All it takes is a few days at the cocoa farms and the colonial houses to understand why Ilhéus, in southern Bahia, has inspired everything from food to literature
Some of the most remarkable stories in Brazilian literature were written by Bahian author Jorge Amado (1912-2001), but even his creative gifts couldn't have envisioned the novelistic fate filled with twists and turns of Ilhéus, Bahia, in Northeast Brazil. The port city where the author spent his childhood and adolescence was the land of cocoa at the start of the 20th century, and its legendary barons amassed immeasurable fortunes thanks to the “gold fruit.” But a blight put an end to the bounty and pushed the place into bankruptcy. Decades later, Ilhéus has reinvented itself, producing award-winning chocolates and taking its visitors on a journey into the past, with its enchanting cocoa farms and well-preserved historical architecture – and a little sweet tooth.
Scenes from out of Jorge Amado
Walking through the streets of downtown Ilhéus, it's impossible to not be transported to the pages of the author's novels. The best way to observe the colorful houses is on foot. Some of the settings featured in his works (particularly the 1958 novel Gabriela, Clove and Cinnamon) were real places that still exist. The bar Vesúvio is still there, serving the “kibbeh made by the Arab Nacib,” the protagonist's husband, as is the brothel Bataclan (today a restaurant). The mansion owned by the Amado family, with its jacaranda floors, English tiles, and marble staircase, is also located in this area, and now home to a museum. From the third floor window, a young Amado used to watch the characters of the day and the effervescence of the wealth that cocoa had produced, ensuring plenty of inspiration for his stories.
Bar Vesúvio — Rua Dom Eduardo, 190
Casa de Cultura Jorge Amado — Rua Jorge Amado, 20
Much of this prosperous and contradictory Ilhéus in the author's memory existed only thanks to cocoa. Brought to the region from Pará over 270 years ago, the fruit found ideal conditions in which to flourish in the humid lands of the Atlantic Forest. Throughout the past century, the cocoa beans were exported, assuring the fortunes of the chocolate barons. However, the cocoa empire only lasted until 1989, when a blight devastated the plantations. In a plot rife with conspiracy theories, the witch's broom fungus was intentionally introduced to the plantations. And just like in an Amado saga, it is speculated that whoever was responsible intended to sabotage the plantation owners, and in doing so, disastrously led to the decline of one of the wealthiest monocultures in the country.
Today, in an effort to recuperate its prestige, cocoa is still widely planted in the region and a number of farms open their doors to those who want to see the day-to-day activities.
Located by the side of Rodovia Jorge Amado, Fazenda Yrerê allows visitors to walk through the forest among the cocoa trees, where they can try the freshly picked fruit (tip: rather than biting into it, you should suck on the pits in order to get a taste of the sweet flavor of the pulp – which, at that moment, does not at all resemble chocolate). Next, the tour heads on to the wooden structures with adjustable roofs used to dry the cocoa beans. In this space, employees stomp on the seeds or turn them over with a metal rod – one of the most emblematic images of Bahia's cocoa era.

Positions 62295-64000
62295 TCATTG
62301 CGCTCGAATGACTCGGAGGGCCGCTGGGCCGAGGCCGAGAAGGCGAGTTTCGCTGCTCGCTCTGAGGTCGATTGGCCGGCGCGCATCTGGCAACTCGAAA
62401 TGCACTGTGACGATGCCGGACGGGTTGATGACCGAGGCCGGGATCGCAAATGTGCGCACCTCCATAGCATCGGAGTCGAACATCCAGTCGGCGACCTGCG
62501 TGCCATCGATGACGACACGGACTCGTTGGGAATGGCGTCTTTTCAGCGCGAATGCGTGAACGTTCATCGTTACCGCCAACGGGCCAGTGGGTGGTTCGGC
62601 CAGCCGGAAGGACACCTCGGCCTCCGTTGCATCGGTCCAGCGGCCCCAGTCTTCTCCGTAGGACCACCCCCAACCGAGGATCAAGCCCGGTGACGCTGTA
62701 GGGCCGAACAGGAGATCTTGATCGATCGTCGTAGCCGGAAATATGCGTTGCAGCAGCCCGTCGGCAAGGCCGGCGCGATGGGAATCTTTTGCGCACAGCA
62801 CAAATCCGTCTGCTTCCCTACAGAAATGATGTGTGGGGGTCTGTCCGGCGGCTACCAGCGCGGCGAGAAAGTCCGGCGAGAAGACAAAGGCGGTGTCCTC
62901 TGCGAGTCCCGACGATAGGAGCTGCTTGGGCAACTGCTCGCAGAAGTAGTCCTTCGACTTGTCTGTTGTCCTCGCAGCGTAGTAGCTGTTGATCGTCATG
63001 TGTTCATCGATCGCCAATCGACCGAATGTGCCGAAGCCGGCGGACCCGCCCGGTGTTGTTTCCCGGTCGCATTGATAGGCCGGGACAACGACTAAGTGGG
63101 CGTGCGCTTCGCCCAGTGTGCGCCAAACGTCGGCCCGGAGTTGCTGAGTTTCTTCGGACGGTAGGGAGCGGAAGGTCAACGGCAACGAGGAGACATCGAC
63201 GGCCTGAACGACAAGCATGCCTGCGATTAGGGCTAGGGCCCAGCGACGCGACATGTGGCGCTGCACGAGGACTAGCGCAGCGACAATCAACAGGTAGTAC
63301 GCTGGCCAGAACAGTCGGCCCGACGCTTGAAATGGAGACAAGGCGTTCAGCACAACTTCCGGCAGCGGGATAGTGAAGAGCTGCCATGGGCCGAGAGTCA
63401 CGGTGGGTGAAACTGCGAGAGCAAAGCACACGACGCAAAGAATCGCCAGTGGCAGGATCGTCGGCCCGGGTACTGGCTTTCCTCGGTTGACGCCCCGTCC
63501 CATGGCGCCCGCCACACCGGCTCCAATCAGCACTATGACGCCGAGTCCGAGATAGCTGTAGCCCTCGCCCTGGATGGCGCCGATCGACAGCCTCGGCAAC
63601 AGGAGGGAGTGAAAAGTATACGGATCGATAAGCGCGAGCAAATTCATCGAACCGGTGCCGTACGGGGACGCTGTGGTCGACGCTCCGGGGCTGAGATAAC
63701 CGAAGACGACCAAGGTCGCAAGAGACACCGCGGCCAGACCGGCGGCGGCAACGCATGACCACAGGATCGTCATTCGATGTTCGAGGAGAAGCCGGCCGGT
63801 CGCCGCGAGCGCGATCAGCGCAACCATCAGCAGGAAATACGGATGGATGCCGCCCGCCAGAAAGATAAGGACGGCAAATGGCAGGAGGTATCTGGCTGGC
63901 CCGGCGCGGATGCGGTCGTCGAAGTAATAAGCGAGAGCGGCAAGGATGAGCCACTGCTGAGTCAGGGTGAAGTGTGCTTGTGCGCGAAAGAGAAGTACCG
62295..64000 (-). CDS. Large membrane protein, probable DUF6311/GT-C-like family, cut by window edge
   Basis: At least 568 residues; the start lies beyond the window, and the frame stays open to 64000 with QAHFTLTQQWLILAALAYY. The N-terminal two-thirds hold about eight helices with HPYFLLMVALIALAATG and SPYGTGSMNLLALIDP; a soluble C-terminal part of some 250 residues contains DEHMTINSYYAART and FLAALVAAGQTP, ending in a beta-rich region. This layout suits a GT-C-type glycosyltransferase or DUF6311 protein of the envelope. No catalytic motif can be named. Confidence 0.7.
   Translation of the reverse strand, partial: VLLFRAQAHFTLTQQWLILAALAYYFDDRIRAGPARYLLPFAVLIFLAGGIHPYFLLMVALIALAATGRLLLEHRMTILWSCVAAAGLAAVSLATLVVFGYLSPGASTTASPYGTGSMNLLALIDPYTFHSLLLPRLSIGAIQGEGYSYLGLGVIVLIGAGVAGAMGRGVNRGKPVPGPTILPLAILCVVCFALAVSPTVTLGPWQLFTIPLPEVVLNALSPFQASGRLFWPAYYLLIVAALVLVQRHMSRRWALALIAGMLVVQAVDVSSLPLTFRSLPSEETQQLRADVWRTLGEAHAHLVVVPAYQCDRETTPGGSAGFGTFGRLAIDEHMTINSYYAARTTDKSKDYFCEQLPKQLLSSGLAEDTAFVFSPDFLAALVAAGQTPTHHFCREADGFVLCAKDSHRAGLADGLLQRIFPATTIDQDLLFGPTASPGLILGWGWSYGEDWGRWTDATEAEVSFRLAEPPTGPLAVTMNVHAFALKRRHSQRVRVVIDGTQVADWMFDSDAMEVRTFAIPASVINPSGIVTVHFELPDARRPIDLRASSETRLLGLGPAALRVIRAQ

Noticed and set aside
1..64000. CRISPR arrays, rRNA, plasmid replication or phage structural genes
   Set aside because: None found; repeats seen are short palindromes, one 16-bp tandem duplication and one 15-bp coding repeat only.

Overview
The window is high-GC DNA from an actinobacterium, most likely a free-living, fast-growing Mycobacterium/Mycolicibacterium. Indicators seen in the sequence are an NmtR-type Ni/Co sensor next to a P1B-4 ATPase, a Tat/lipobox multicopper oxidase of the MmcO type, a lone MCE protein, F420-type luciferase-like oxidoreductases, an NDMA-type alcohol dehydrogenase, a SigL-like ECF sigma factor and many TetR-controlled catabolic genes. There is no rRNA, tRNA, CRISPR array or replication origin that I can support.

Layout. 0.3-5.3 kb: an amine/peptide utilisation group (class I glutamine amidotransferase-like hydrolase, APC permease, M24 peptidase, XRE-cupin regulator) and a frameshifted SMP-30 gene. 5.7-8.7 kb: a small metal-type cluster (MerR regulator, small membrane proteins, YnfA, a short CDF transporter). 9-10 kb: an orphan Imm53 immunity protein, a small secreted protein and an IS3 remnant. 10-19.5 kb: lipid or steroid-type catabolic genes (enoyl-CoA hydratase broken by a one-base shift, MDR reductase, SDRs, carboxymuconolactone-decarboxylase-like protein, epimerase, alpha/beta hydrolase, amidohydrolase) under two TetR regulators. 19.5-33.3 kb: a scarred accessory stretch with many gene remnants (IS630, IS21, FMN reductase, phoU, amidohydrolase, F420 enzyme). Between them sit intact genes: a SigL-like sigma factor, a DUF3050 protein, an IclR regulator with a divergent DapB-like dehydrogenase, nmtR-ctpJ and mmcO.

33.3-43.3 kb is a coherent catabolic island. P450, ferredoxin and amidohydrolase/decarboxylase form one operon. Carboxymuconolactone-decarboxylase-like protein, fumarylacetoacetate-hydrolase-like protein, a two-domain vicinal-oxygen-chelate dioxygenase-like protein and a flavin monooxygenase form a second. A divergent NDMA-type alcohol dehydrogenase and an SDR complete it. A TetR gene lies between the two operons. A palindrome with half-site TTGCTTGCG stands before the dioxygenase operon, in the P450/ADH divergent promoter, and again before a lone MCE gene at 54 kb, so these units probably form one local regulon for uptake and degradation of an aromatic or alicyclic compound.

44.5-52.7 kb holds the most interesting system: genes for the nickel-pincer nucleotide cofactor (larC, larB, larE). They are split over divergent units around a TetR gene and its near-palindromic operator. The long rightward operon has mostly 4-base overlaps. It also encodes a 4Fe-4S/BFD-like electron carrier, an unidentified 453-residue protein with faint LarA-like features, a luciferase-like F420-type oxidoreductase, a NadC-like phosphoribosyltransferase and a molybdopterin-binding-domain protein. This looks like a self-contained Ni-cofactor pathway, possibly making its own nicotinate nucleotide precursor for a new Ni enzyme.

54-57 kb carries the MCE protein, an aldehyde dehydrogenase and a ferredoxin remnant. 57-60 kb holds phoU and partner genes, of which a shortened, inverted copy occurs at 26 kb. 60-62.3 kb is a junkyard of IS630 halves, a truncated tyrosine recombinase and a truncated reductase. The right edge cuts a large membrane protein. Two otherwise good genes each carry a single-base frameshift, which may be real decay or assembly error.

Fazenda Provisão is another hideaway that harkens back to the past. Visitors are welcomed by a 19th-century chapel right by the entrance, followed by a staircase that leads up to the colonial headquarters. There, the owner Roberto Novaes, the fourth generation of a family of cocoa producers, tells stories of his grandfather, a baron who spent six months out of the years riding around Paris in a limousine. In addition to the trails on the plantation, the place can be reserved for lunches comprised of family recipes. You can also stay there overnight.
Still, in order to get a real notion of what the decline of the cocoa boom was like, you need to visit Rio Braço. The village, one of the most prosperous in the region in the early 20th century, today looks like a ghost town. Lining the packed dirt road is a row of old ruined houses, now overrun by vegetation. Recently, the abandoned local train station was renovated and transformed into a lovely restaurant serving Northeast Brazilian food and a leisure center with forró shows.
In the last decade, new generations decided to bet on what today seems like a no-brainer: chocolate. Diego Badaró, of AMMA Chocolate, was one of the first people to realize a rebirth could take place. He saw the potential of a sustainable, organic management of the abandoned family estates that inspired Jorge Amado's The Violent Land. These days, their candy bars are racking up awards, sold in such shops as Selfridges in England and Isetan in Japan.
“Chocolate can save the world, because it's a complete food and it helps to care for the forest.” Now there are over 30 brands in southern Bahia producing certified chocolate, such as Mendoá and Chor.
Much of the growth of this market also has to do with the discovery of cocoa's health benefits. At Meu Querido Spa, at Praia dos Milionários, visitors can feel the efficacy of the substances with anti-oxidizing powers in their skin. The treatment options range from a hand spa to massages with cocoa butter. After a visit to Ilhéus, you'll never look at a chocolate bar the same ever again.
The enchanted lagoon
Around 19 miles [30 km] from Ilhéus (many of them on dirt roads) is Lagoa Encantada, one of the largest reflecting pools in Bahia. There you can take a boat to two nearby waterfalls. One of them, Caldeiras, is named as such because of the holes in the rocks that form natural “ofuros.” Back on firm land, order a platter of fried snook at the small local restaurant and hang around for another spectacle: the sunset.